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Re: fsck seg fault failure on vmware -i386?
Date: Mon, 8 Feb 2010 03:47:12 -0000
| Hopefully not a lot of calls prior to dump call...
That's why I suggest a breakpoint on ctime() - no-one ever calls that
unless they're going to print the result (somewhere) - and for fsck, the
only possible somewhere is the screen - if you run the fsck_ffs once
(and correct nothing) you'd know how many dates (pieces of dates actually)
appear on the screen before the one in question should appear. From your
earlier messages, I think there were just one or two of them.
| I should be, but gdb is in /usr so I can copy it out...don't know about
It has a few libraries it needs - copy those to /usr/lib in your root
filesys (it to /xxx/lib then rename /xxx to /usr in single user mode).
That's the easiest way to avoid needing to fiddle the path list.
It will also want the termcap database (/usr/share/misc/termcap*)
which wants to also start in /xxx/share/... so it becomes /usr/share
when you move /xxx.
| Kinda annoying though since I can't copy/paste
| or scroll back on the console.
Yes... But fortunately not too much should be needed, I'd just really
like to know what is failing in the time code to make sure that there aren't
any more lingering bugs in there (the 64 bit code has been tested pretty
throughly now in "normal" environments, but I suspect has seen less use
in unusual circumstances than we're like - hence the problem that we have
| To do what you ask, I'll need a debug version of libc.
Just localtime really but ...
| Christos had me copy localtime.c into src/sbin/fsck_ffs which
| for whatever reason did not crash and leave core...
That is a problem, but please check to make sure that you're not using
the new fixed version of localtime (Christos fixed the problem we found
already, which if we're right, should stop the core dumps - now we just want
to know why this happened in the first place, given the time values that
it should have been converting - there doesn't seem to be any rational reason
why your test should have exposed the bug that we did find - so there must
be something irrational, and it would be really nice to know what that is).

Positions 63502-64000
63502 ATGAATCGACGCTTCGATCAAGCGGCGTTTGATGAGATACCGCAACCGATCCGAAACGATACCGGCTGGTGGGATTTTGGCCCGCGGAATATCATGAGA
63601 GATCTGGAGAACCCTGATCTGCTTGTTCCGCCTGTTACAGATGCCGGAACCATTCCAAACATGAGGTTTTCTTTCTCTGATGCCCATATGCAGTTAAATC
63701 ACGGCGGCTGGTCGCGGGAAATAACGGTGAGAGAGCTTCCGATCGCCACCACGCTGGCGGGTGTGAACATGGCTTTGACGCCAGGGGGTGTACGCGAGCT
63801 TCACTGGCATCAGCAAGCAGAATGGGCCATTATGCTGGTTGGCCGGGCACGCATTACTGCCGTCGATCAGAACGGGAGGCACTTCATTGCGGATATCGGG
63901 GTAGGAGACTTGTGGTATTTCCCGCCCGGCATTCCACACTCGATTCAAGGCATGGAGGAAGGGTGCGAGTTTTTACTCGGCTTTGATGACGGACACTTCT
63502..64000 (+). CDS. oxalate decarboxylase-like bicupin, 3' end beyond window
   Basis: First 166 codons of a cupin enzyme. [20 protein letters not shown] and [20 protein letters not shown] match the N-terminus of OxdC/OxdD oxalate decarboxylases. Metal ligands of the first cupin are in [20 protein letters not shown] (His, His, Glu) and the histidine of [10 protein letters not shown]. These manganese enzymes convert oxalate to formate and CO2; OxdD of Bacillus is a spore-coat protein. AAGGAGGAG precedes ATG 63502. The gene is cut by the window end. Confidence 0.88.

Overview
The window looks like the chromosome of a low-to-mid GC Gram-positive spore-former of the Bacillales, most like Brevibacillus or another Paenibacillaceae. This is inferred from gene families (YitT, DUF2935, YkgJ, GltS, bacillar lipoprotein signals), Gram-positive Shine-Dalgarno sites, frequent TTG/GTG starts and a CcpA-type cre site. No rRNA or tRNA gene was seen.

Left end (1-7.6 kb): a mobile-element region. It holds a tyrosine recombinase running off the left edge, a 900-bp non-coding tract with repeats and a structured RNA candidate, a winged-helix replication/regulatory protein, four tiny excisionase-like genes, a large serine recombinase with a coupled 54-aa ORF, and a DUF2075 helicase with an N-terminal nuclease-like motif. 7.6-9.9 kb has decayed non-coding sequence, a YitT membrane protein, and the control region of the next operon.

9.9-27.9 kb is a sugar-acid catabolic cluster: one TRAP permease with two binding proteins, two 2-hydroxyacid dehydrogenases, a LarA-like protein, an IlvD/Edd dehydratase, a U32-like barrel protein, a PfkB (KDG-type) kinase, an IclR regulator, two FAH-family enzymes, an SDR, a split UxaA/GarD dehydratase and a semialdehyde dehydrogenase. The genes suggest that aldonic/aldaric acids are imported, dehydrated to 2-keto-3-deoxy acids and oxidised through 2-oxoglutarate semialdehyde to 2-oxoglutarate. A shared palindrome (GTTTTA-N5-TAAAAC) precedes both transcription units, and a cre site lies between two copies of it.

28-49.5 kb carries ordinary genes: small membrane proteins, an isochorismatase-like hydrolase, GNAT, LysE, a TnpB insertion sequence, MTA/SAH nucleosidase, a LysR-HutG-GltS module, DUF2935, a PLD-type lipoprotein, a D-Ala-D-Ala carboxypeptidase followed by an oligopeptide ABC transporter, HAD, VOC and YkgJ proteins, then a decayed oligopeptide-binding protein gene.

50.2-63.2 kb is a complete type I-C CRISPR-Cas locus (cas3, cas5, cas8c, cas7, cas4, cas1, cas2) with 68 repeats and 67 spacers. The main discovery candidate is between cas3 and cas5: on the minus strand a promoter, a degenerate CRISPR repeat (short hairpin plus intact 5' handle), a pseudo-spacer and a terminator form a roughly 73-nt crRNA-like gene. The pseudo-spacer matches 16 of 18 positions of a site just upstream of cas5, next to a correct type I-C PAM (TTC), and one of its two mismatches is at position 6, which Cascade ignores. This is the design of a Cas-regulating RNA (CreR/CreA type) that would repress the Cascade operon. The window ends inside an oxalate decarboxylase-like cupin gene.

If you don't have time, and the problem has gone away for practical purposes
for you with an up to date version of current (corrected localtime, and
corrected fsck_ffs) then we can just write this off as one of those things,
great to have found a problem, no idea why we found the problem type of
issue - with just the lingering doubt that perhaps something is still not
quite right under the hood.
| Using build.sh (modifying the src/lib/libc/Makefile ?); how can
| I make a debug version of libc (or at least the localtime.c pieces)?
Don't rely upon me for this, someone else who understands the build
machinery better will be able to give a better answer, but I'd think
in src/lib/libc/Makefile might probably work (totally untested advice...)
Whether that would result in a full release that would work is not important
just whether it results in a libc that has synbols in it.
But as I said, I don't think you will need this in any case, just localtime.
But if you cannot make the corrected localtime crash, then I can't think
of a reason why it would make a difference whether that localtime is in
libc or in the fsck_ffs source - it is the same code compiled by the same
compiler, it either works, or doesn't, either way - that's why copying the
source file from libc into the application was a good (and easy) way to
get it compiled with -g so gdb can look inside.
| Hmm. May look at it if time... be nice to not have to work in the
| console window...
Yes, being able to connect via an xterm makes life easier - if you're
doing this, since you most likely aren't overly concerned with security
of communications between your xterm and the process inside vmware, I'd
be trying telnet rather than ssh, must less will be needed to make telnet
function than is needed for ssh.
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